Red straps of felted wool descend from the bottom of a bridge upon the snow on the frozen Assiniboine River, just before it merges with the broad Red River. Hung in two rows, they are intended for skaters and passersby to take a break from the cold by enveloping themselves in them. This is an installation by Workshop Architecture of Toronto called “Red Blanket” (Burshtein, Karen), and it is part of the current winter’s Warming Huts event, an initiative which takes place annually since 2010 on the Red River Mutual Trail in Winnipeg. Firms and individuals from all over the world, including Canada, seize the opportunity to propose a design for the competition, often redefining the concept of a “warming hut” – a structure usually found along ski trails (wise geek).
The rivers’ level is lower than the city surface. Their banks are embroidered by vegetation, which even in winter, without its foliage, continues to shed the area from the houses on both sides. Distanced from traffic and buildings, the trail along the river has a feeling of detachment from the city to it. On the frozen river, a flow of skaters and strollers in two directions substitutes the flow of water. Set under the Forks Historic Rail Bridge, adjacent to the Forks Market, the “Red Blanket” project is located in a central area of the Mutual Trail (the Forks). However, residing on the side of the skating and walking routes, it is not obligatory to pass through it; one is given the choice whether to approach it or not. People of all ages were approaching it, some on skates, and others on foot.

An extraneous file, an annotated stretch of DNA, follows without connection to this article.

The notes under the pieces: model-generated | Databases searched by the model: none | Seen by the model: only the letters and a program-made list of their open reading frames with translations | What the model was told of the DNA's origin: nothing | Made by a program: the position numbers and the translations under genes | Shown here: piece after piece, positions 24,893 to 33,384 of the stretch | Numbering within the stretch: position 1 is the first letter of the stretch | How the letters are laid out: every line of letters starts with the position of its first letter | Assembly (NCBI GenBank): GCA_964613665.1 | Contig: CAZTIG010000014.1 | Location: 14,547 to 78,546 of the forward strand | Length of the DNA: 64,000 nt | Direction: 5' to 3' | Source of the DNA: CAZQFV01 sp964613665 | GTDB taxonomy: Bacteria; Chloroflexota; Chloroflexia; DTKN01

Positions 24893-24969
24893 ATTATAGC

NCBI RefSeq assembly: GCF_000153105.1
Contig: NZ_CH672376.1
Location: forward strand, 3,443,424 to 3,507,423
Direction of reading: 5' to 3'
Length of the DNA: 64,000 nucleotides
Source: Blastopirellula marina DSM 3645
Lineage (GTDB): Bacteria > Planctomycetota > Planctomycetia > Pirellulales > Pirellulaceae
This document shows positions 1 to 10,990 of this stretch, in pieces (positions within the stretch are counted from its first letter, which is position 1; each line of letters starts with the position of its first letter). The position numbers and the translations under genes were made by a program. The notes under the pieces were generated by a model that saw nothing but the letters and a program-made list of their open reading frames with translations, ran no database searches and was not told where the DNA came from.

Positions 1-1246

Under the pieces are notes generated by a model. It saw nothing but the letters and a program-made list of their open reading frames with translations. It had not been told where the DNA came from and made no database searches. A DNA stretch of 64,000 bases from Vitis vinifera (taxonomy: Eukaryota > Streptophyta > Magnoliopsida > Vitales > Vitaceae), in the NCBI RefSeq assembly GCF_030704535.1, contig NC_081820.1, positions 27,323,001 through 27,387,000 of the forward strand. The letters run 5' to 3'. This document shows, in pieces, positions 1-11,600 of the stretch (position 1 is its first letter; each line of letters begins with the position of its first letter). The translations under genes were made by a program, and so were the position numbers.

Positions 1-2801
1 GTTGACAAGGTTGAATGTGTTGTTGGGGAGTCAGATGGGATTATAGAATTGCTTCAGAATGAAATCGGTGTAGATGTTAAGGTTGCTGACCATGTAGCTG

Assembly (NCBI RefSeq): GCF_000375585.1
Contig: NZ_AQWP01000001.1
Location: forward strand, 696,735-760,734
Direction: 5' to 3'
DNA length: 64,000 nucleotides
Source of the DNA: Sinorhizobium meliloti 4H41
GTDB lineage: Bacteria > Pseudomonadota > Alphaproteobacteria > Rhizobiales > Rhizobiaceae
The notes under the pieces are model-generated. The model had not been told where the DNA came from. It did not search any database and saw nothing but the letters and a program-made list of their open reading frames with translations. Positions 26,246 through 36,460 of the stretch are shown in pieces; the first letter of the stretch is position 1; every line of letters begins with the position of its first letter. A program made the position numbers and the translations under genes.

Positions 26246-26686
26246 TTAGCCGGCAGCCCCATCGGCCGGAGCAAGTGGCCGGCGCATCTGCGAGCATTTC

According to Clair MacKay, vice-president of marketing and communications at The Forks, the designs participating in the Warming Huts event constitute a “combination of an art and architectural component, elevating the basic structure of a warming hut into something spectacular” (Winnipeg Free Press). The Red Blanket project disassembles the familiar, common warming hut, as it separates the covering material from the structure. Using an existing structure, the material is simply hung on it, and constitutes the actual “warming hut” which shelters and warms people. The chosen material for the “blankets”, felted wool, is dense and certainly warming. It maintains a balance between roughness and softness: apt to endure the outdoor conditions, while keeping the elastic qualities of fabric. Heavy enough not to blow too high into the air, the straps were often have to be seized before they could be used. In fact, the wind seemed to be an additional component, enhancing the installation by animating it. Blowing the crimson sheets like sails, or flags, the wind made them mesmerizing to behold.
The installation is aesthetically compelling, and the quantity of people who were taking photos of it seconds that. The contrast between red lips and pale skin accentuated Snowhite’s beauty; the bright red fabric bore beautiful contrast to the whiteness of snow. A possible allusion to the...